Intellectual Property, Pages 465–473

Sega Enterprises Ltd. v. Accolade, Inc.

United States Court of Appeals for the Ninth Circuit, 1992


The plaintiff Sega made the Genesis gaming console and game cartridges to play in it. The defendant wanted to make games to compete with Sega but did not want to pay to have Sega manufacture cartridges for its games. It instead bought copies of three of Sega's games, wired a decompiler into a Genesis console, and used the decompiler to load the games' compiled code into their computer as "decompiled" code. It then experimented with the code to to discover how the Genesis worked so that it could create its own game cartridges that would work with it. Defendant then created a manual describing the interface requirements and did not include any of Sega's code in its commercial products.

Procedural History:

District court issued a preliminary injunction against defendant.


Did defendant's decompilation constitute copyright infringement?

Defendant's Arguments:

  • This was just intermediate copying which does not infringe upon the plaintiff's rights because the end product is substantially similar.

  • The disassembly is lawful because the machine code is not protectable because of the idea-expression dichotomy. It is not actually readable by a human; it is just functional for a computer.

  • The lawful owner of a program is allowed to load it into a computer.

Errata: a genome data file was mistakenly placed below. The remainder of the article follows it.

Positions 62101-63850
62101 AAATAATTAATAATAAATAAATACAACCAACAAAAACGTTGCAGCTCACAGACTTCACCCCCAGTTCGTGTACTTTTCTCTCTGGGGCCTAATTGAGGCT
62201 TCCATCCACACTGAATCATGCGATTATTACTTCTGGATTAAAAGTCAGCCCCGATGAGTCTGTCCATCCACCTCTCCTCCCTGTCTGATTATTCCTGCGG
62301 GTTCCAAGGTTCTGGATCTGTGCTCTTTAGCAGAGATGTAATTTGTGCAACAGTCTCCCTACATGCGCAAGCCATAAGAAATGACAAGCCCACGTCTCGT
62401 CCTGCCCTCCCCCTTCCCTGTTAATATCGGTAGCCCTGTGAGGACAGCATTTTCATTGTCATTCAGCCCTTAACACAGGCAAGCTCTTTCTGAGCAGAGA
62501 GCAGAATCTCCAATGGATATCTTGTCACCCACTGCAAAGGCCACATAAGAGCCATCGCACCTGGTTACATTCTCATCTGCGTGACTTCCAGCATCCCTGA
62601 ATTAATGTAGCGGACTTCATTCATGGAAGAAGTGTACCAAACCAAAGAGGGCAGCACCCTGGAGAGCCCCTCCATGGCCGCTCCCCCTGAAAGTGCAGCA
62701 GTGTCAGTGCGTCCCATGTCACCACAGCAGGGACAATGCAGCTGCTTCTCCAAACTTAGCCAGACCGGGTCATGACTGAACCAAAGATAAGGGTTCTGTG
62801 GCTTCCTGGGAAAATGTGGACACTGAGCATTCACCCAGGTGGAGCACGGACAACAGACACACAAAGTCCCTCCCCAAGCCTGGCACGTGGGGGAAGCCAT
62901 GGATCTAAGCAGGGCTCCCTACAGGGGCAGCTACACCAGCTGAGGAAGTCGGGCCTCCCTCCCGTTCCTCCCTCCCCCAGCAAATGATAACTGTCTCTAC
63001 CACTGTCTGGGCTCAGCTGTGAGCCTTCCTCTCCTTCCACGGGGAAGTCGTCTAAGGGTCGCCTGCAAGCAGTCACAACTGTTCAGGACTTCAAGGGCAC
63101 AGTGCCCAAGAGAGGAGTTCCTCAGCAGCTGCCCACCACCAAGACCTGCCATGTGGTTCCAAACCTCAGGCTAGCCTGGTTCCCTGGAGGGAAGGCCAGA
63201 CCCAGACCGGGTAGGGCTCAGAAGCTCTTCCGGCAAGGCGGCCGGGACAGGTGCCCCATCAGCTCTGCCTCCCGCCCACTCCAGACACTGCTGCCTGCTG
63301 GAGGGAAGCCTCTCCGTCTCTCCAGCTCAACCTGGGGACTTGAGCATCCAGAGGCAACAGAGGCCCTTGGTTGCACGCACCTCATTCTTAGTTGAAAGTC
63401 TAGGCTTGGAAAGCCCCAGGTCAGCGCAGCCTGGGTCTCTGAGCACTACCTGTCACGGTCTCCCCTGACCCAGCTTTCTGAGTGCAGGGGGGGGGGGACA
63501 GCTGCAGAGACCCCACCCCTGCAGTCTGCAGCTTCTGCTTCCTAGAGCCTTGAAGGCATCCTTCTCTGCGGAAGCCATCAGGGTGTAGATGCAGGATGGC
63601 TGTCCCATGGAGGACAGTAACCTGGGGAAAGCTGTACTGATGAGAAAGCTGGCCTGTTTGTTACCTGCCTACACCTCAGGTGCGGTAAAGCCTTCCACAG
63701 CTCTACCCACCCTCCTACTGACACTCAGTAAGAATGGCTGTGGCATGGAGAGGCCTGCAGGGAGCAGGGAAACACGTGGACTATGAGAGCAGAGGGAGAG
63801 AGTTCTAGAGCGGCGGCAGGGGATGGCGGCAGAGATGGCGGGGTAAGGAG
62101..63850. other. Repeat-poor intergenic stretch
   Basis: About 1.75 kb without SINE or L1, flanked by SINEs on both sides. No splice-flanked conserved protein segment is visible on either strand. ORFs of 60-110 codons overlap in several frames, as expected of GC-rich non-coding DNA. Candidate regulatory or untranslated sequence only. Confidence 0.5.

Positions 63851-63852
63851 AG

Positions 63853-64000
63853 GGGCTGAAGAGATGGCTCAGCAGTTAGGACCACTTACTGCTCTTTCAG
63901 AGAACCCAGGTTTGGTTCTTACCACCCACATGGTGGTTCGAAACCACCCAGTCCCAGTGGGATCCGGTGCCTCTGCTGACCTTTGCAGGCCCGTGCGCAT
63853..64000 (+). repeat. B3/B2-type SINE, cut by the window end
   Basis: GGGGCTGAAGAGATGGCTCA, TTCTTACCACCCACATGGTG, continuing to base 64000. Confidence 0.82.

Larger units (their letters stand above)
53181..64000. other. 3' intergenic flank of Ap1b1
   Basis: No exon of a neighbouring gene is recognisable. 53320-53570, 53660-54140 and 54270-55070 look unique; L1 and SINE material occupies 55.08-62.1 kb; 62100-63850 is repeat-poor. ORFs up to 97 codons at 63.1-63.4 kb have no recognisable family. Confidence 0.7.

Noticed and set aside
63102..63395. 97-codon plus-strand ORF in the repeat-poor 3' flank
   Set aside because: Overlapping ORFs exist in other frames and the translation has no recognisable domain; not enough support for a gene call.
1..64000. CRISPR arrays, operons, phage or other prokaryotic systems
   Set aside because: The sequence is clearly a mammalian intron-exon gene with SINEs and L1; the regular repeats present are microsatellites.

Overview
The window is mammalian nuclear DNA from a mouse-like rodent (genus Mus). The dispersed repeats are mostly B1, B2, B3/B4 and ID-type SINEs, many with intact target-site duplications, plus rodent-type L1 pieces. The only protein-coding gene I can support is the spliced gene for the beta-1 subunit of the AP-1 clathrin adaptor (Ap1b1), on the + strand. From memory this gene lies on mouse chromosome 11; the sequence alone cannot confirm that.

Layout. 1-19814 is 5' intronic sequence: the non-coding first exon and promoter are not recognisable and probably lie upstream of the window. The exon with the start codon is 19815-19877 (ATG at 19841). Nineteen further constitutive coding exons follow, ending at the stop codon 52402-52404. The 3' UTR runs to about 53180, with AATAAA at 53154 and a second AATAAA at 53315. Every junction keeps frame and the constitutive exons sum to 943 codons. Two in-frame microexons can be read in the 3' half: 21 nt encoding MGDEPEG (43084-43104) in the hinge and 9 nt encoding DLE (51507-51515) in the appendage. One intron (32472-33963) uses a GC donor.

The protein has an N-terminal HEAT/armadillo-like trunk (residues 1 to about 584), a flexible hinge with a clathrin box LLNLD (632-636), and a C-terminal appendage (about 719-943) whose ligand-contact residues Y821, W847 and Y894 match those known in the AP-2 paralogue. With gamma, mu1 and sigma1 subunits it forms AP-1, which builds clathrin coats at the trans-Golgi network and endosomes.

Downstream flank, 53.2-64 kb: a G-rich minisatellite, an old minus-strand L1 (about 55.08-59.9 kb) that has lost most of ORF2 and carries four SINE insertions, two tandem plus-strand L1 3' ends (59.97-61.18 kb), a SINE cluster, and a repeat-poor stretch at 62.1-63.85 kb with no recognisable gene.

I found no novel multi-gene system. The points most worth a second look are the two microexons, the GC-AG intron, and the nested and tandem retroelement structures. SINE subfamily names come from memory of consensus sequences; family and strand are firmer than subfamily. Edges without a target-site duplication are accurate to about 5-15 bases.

• Disassembly of object code in order to gain an understanding of the ideas and functional concepts in the code is a fair use.


  • Intermediate copying can still infringe copyrights.

  • Saying that compiled programs are functional would lessen the amount of protection computer programs receive, which was not intended by the Copyright Act. It clearly intended to protect compiled programs. This does not lead to an absurd result. Most functional parts can determined without disassembly, and only



  1. This is a commercial use, which weighs against defendant, but there are degrees to commercial uses. Defendant did not sell anything made by Sega. It only studied it, which was a legitimate, non-exploitative purpose. The commercial aspect was of minimal significance. In addition, promoting independent game development benefits the public's interest, thus overcoming the presumption of unfairness and weighing in defendant's favor.
  2. Computer programs are complicated in copyright law as the expressive portions are protected but the functional parts are not. Defendant copied the entirety of plaintiff's programs, but it did so because that was the only way to gain access to the interface specifications. Despite plaintiff's emphasis that one could theoretically read the ones and zeros, translate them into the machine code in his mind, translate that to assembly in his mind, remember the entire program, and figure out how it works without creating an actual copy, this is not actually humanly possible. There are millions of bytes in Genesis games. Because copying was the only way, Sega's games are afforded a lower degree of protection than tradition literary works.
  3. Defendant copied the entire programs written by Sega. This weighs against defendant. However, as the ultimate use is to not copy defendant's program at all, the factor is of very little weight.
  4. While defendant was intending to compete with Sega, it was with competing its own expressions, not with Sega's. Thus, this too weighs in defendant's favor.


Defendant's decompilation was fair use.


The Sega Genesis did not contain any DRM. Under the Digital Millennium Copyright Act, this would no longer be allowed if the D had to circumvent DRM.